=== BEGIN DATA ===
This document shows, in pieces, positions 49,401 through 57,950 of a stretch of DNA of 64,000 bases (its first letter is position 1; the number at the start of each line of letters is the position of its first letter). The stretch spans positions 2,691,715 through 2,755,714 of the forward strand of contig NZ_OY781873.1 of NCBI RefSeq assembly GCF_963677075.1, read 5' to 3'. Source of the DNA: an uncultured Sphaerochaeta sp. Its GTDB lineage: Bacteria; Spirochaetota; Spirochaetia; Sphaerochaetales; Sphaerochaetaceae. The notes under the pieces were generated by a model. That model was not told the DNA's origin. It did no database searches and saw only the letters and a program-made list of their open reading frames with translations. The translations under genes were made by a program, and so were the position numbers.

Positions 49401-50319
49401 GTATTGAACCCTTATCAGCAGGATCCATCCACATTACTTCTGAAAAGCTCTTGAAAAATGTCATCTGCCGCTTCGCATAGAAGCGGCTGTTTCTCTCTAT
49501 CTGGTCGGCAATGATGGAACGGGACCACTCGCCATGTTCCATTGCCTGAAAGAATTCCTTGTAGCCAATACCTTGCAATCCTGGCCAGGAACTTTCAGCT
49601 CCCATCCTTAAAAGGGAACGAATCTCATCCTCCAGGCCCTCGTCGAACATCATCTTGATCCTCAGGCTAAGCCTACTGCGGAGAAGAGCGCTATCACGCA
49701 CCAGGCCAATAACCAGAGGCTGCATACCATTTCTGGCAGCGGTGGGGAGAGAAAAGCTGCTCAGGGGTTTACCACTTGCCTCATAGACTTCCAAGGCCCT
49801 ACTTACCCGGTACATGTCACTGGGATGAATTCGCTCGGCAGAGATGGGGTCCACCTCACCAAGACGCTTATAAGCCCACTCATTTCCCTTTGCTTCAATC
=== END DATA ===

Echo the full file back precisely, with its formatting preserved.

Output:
This document shows, in pieces, positions 49,401 through 57,950 of a stretch of DNA of 64,000 bases (its first letter is position 1; the number at the start of each line of letters is the position of its first letter). The stretch spans positions 2,691,715 through 2,755,714 of the forward strand of contig NZ_OY781873.1 of NCBI RefSeq assembly GCF_963677075.1, read 5' to 3'. Source of the DNA: an uncultured Sphaerochaeta sp. Its GTDB lineage: Bacteria; Spirochaetota; Spirochaetia; Sphaerochaetales; Sphaerochaetaceae. The notes under the pieces were generated by a model. That model was not told the DNA's origin. It did no database searches and saw only the letters and a program-made list of their open reading frames with translations. The translations under genes were made by a program, and so were the position numbers.

Positions 49401-50319
49401 GTATTGAACCCTTATCAGCAGGATCCATCCACATTACTTCTGAAAAGCTCTTGAAAAATGTCATCTGCCGCTTCGCATAGAAGCGGCTGTTTCTCTCTAT
49501 CTGGTCGGCAATGATGGAACGGGACCACTCGCCATGTTCCATTGCCTGAAAGAATTCCTTGTAGCCAATACCTTGCAATCCTGGCCAGGAACTTTCAGCT
49601 CCCATCCTTAAAAGGGAACGAATCTCATCCTCCAGGCCCTCGTCGAACATCATCTTGATCCTCAGGCTAAGCCTACTGCGGAGAAGAGCGCTATCACGCA
49701 CCAGGCCAATAACCAGAGGCTGCATACCATTTCTGGCAGCGGTGGGGAGAGAAAAGCTGCTCAGGGGTTTACCACTTGCCTCATAGACTTCCAAGGCCCT
49801 ACTTACCCGGTACATGTCACTGGGATGAATTCGCTCGGCAGAGATGGGGTCCACCTCACCAAGACGCTTATAAGCCCACTCATTTCCCTTTGCTTCAATC